I have run into patients recently that have asked me how to choose a doctor or what do you do when you no longer have a doctor and need someone for your every day needs and what if you now need an oncologist or any kind of specialist, how do you decide? Well first off, you are dealing with a loss if you no longer have a physician especially having had a relationship with that doctor for whatever time there has been that you were with that practice, next comes the scramble to find a new one. You can call the hospital and receive a list of who is accepting patients or you can ask friends and family who they would recommend and third - make sure that your first impression is a positive one and that this doctor is someone you feel comfortable with and that you can talk to. What needs do you have from your physician, do you want someone that is right to the point, do you want someone that will talk to you and listen to you, do expect and need compassion and caring, do you need a two way street?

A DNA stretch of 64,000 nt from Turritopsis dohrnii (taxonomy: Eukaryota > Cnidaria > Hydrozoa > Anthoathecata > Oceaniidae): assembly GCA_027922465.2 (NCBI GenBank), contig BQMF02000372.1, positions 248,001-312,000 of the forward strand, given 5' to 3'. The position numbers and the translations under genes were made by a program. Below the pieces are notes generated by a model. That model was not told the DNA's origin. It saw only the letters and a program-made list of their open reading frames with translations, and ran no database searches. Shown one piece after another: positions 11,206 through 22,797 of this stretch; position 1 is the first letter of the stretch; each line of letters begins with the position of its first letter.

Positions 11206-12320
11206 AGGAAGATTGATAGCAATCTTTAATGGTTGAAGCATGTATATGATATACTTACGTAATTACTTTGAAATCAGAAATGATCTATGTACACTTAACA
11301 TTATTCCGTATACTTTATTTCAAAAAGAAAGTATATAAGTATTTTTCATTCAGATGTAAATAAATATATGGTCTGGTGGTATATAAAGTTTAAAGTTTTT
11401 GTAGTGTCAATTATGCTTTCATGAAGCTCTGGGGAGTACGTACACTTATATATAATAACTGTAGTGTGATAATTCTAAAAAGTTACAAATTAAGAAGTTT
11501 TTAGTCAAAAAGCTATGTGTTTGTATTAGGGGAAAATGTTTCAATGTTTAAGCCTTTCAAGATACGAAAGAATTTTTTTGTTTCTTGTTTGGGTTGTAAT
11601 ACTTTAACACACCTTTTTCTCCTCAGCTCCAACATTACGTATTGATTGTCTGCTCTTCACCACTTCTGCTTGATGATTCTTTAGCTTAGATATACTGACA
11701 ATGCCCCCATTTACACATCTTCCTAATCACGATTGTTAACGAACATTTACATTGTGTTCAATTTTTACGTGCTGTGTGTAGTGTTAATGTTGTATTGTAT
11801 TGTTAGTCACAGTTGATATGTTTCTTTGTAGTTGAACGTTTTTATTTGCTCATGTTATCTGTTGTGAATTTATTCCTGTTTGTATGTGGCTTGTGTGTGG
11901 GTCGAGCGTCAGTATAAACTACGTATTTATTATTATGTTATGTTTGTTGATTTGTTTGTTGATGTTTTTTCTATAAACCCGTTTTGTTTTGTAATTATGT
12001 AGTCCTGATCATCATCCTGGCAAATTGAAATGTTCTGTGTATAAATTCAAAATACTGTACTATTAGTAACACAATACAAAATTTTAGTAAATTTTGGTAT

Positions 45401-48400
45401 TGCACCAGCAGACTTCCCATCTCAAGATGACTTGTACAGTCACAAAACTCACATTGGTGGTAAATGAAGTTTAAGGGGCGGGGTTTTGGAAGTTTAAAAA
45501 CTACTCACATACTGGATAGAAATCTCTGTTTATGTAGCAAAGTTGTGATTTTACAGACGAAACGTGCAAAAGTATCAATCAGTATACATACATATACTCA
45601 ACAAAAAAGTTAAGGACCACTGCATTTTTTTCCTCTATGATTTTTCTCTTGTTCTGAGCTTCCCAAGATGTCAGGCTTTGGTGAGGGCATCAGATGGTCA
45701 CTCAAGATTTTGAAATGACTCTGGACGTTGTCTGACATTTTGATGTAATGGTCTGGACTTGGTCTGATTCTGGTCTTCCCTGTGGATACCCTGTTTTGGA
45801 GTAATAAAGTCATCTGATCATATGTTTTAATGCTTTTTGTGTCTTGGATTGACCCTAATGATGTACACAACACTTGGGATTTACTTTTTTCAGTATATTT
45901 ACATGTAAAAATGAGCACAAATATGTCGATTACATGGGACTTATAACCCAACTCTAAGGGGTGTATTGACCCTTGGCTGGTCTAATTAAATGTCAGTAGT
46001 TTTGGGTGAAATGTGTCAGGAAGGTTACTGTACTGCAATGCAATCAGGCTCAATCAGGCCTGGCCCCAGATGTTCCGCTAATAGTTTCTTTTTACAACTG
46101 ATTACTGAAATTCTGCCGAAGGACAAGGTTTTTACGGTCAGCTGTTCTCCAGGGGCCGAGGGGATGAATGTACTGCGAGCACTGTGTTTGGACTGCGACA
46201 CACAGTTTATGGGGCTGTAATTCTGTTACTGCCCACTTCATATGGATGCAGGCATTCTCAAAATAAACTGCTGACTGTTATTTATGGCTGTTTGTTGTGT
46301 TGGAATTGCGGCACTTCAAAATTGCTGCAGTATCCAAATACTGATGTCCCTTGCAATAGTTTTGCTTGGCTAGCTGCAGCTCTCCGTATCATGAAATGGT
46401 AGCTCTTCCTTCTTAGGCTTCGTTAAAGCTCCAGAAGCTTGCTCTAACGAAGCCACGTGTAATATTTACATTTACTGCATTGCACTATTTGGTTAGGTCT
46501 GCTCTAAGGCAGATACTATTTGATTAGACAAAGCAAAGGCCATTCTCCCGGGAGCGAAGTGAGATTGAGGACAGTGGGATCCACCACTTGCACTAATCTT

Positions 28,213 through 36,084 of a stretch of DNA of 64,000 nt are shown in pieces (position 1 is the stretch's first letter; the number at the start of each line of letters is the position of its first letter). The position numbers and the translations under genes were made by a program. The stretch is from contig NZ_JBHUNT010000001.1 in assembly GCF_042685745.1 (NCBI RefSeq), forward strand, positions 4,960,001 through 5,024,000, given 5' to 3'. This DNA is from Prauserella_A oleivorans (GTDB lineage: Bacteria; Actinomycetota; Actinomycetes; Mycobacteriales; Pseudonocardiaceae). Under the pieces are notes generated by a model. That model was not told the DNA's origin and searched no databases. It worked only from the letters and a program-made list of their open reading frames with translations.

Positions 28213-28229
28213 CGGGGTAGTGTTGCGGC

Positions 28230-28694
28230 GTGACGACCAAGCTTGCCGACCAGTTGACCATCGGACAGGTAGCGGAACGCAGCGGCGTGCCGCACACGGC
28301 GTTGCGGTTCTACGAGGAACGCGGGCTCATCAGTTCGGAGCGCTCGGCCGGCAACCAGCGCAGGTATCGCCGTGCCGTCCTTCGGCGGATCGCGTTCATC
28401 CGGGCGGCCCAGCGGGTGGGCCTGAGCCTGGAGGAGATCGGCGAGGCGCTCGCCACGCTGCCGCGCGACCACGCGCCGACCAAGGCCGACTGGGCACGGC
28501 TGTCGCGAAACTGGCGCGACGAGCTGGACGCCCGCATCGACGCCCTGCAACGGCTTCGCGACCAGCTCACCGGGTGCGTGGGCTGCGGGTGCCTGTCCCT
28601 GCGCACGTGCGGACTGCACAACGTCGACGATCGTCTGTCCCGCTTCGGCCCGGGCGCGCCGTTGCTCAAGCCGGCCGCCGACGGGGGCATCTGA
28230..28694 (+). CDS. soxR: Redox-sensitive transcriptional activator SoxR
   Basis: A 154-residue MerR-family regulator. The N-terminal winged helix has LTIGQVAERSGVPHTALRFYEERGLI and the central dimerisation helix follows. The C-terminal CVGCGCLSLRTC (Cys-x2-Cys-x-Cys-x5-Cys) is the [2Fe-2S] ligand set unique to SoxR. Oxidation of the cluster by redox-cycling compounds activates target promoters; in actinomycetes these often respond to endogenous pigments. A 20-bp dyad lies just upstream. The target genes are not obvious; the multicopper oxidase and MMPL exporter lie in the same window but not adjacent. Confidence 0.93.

I often hear people ask how many opinions should I get- my response- how many will make you comfortable and able to go forth with what plan has been set before you. Now all of this does not fall on the physician's shoulders as you are a major part of this process and are you a compliant patient? Not that you cannot question what is happening but be prepared, make your list before you go in, have a set of ALL your meds including over the counter meds and vitamins and supplements you are taking. Do not withold information and please don't play cat and mouse and make them guess what is going on. You are the best predictor of what is happening in your body. You may not be able to put a name too it but you know if it is sharp or dull pain and where it is and how long it lasts. I always say try to look at the who, what, where, why and how of each symptom and be prepared to give that information to your physician. Include in your discussion the other doctors that you go to and what medications they have you on. A doctor cannot be effective with only half the picture. It is important to know your family health history. I know that in my family we have various cancers and high blood pressure. We as a team (doctor and myself) can be pro-active then in what will keep me healthy. It is then important that you follow what the doctor has recommended and if there are any reasons now or in the future that you can't, you need to relay that information to the physician. It takes two to make a relationship work so please be prepared to put your cards on the table and then deal with the hand they give you. You may not need that physician for anything major right now other than the occasional cold, flu shot and routine yearly tests but in the future if the need arises, you want someone you can trust, that knows you and is on your side.